Today’s Take: Know the difference between value and storytelling.
Tokyo’s Imperial Palace was once worth more than all the real estate in California.
In 1989, Tokyo real estate sold for as much as $139,000 per square foot — 350 times the value in Manhattan at the time.
Back then, investors believed Japan was the economy that would take over the world.
U.S. mutual funds attracted boatloads of investors’ money to invest in Japan. And the Nikkei 225 Index soared to nearly 40,000.
No price was too high for Japanese companies. But then … fundamentals started to matter.
Just like trees can’t grow to the sky, stocks can’t go up indefinitely.
The Nikkei 225 began a long, 30-year decline. It now stands 25% lower than it did in 1989.
Back then, I didn’t invest a single nickel of my clients’ money in Japan.
I didn’t have a crystal ball that told me how long and sharp the decline would be.
But I avoided Japan because I knew the difference between storytelling and true value…
Price = Value + Storytelling
A stock’s price can really be broken down into the fundamentals — or the value of the business — and what I call “storytelling.”
For example, let’s say a company’s stock is trading for $20 per share.
If I estimate the underlying worth of the business to be about $15 per share, then the remaining $5 is from the story…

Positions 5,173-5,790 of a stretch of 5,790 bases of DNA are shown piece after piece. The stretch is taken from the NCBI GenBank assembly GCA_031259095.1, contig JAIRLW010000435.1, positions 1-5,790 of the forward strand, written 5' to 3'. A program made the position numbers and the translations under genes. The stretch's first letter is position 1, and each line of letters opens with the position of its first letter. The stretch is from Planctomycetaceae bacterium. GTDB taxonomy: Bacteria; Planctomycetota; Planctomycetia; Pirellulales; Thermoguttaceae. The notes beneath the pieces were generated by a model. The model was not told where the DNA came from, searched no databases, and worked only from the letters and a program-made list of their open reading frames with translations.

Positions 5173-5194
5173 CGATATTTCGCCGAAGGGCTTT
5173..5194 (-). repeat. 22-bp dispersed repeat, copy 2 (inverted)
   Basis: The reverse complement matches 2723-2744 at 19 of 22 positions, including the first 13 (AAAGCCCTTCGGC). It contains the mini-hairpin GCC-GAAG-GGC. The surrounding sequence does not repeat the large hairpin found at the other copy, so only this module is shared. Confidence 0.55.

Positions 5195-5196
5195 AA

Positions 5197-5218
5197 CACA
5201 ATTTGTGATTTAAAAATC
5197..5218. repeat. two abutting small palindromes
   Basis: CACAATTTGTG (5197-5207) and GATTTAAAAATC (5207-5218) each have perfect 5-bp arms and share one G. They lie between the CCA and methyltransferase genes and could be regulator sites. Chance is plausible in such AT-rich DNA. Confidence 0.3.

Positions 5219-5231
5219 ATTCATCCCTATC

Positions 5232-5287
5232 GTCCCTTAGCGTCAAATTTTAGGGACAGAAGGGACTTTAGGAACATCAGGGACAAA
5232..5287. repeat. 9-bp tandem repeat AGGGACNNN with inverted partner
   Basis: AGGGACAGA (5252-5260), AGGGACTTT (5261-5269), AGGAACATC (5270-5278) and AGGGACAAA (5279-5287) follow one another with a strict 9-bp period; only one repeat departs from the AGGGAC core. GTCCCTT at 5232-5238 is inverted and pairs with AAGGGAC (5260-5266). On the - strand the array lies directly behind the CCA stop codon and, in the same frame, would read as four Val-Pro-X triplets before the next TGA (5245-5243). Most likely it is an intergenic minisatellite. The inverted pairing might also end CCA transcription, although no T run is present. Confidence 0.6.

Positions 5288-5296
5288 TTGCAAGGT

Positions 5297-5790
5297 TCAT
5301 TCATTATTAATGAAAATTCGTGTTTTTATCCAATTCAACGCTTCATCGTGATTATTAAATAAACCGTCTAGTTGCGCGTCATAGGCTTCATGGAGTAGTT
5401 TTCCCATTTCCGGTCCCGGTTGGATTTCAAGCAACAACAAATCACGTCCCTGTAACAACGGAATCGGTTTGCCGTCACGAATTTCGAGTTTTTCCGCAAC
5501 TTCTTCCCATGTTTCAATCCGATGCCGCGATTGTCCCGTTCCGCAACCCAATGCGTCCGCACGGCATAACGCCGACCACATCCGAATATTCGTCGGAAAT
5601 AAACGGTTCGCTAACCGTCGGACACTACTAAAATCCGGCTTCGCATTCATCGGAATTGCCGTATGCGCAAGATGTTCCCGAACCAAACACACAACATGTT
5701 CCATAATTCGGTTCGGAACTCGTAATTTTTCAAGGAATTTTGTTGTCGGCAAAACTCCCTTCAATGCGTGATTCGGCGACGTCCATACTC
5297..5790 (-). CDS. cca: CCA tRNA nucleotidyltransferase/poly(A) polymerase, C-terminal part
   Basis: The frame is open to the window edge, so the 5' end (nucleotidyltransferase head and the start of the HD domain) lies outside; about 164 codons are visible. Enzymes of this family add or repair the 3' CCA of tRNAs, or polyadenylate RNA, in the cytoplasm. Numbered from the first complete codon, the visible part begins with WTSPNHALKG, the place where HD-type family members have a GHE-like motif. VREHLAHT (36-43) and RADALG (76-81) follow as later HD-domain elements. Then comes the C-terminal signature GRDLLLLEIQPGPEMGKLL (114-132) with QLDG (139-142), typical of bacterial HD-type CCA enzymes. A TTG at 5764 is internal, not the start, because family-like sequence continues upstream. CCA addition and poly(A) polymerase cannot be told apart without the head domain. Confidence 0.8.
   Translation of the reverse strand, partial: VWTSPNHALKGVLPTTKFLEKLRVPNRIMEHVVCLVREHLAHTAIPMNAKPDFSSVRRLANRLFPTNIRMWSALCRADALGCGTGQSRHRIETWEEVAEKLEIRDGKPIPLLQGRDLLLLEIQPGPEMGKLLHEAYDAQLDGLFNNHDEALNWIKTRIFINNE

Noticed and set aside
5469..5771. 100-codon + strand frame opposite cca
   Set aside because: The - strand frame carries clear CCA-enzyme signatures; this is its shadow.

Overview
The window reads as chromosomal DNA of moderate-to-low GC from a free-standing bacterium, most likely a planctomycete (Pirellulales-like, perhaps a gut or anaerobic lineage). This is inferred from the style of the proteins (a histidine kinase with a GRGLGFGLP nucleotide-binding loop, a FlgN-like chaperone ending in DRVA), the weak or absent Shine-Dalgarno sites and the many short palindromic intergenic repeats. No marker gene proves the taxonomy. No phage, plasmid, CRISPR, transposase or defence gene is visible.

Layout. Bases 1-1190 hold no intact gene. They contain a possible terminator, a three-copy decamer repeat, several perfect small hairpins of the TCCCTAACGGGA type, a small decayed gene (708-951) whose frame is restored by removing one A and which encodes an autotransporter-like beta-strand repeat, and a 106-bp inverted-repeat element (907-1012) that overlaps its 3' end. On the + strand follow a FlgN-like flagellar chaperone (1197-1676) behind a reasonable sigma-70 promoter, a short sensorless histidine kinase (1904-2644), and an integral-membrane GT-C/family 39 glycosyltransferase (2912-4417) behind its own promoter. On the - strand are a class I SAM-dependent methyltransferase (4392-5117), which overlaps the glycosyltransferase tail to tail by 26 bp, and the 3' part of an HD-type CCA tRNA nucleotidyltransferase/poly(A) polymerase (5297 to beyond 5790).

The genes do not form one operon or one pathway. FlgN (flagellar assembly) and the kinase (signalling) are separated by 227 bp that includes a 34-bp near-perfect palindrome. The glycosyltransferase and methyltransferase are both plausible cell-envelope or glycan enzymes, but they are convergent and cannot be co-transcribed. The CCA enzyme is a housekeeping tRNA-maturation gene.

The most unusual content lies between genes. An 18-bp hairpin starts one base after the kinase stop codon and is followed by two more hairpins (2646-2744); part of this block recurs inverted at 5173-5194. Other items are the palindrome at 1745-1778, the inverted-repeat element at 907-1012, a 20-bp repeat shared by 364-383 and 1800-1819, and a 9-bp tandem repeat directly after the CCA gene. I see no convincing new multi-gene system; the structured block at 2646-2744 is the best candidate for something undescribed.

It’s the extra price that Wall Street is placing on a bright future, excitement about a new industry or trader euphoria.
And during bull markets — where investors believe the world is perfect and the future is worth any price — the storytelling part of the stock price can reach amazing heights!
In fact, the value part of the stock price can sometimes be nonexistent. A stock price could be 100% storytelling.
And that was what was happening in the late 1980s with Japanese stocks. From my seat, prices seemed to be 95% storytelling and only 5% value — at best. That’s why I didn’t invest.
Because following only a story can be one of the most dangerous things you can do as an investor…
Buy When Storytelling Is Near Zero
Investors will pay high prices solely based on a hope or dream that the business will grow, stop losing money or get over whatever hump it’s stuck behind.
But you never want to pay for a utopian future.
I wanted to share these thoughts with you now, while the sun is shining and the stock market is making new highs almost every day.
Because I’m not trying to predict when, but the party will stop at some point. And when it does, fundamentals will matter — just like it did for Japanese stocks.
And I want you to be able to sleep well at night without worrying about your portfolio or losing everything when the selling starts.
That’s why I always recommend you buy stocks when the storytelling part of the price is close to $0 and the underlying value of the business is worth more than its current stock price.
It’s like shooting fish in a barrel with all the water drained out. That’s the way you make real money in the stock market.
Founder, Alpha Investor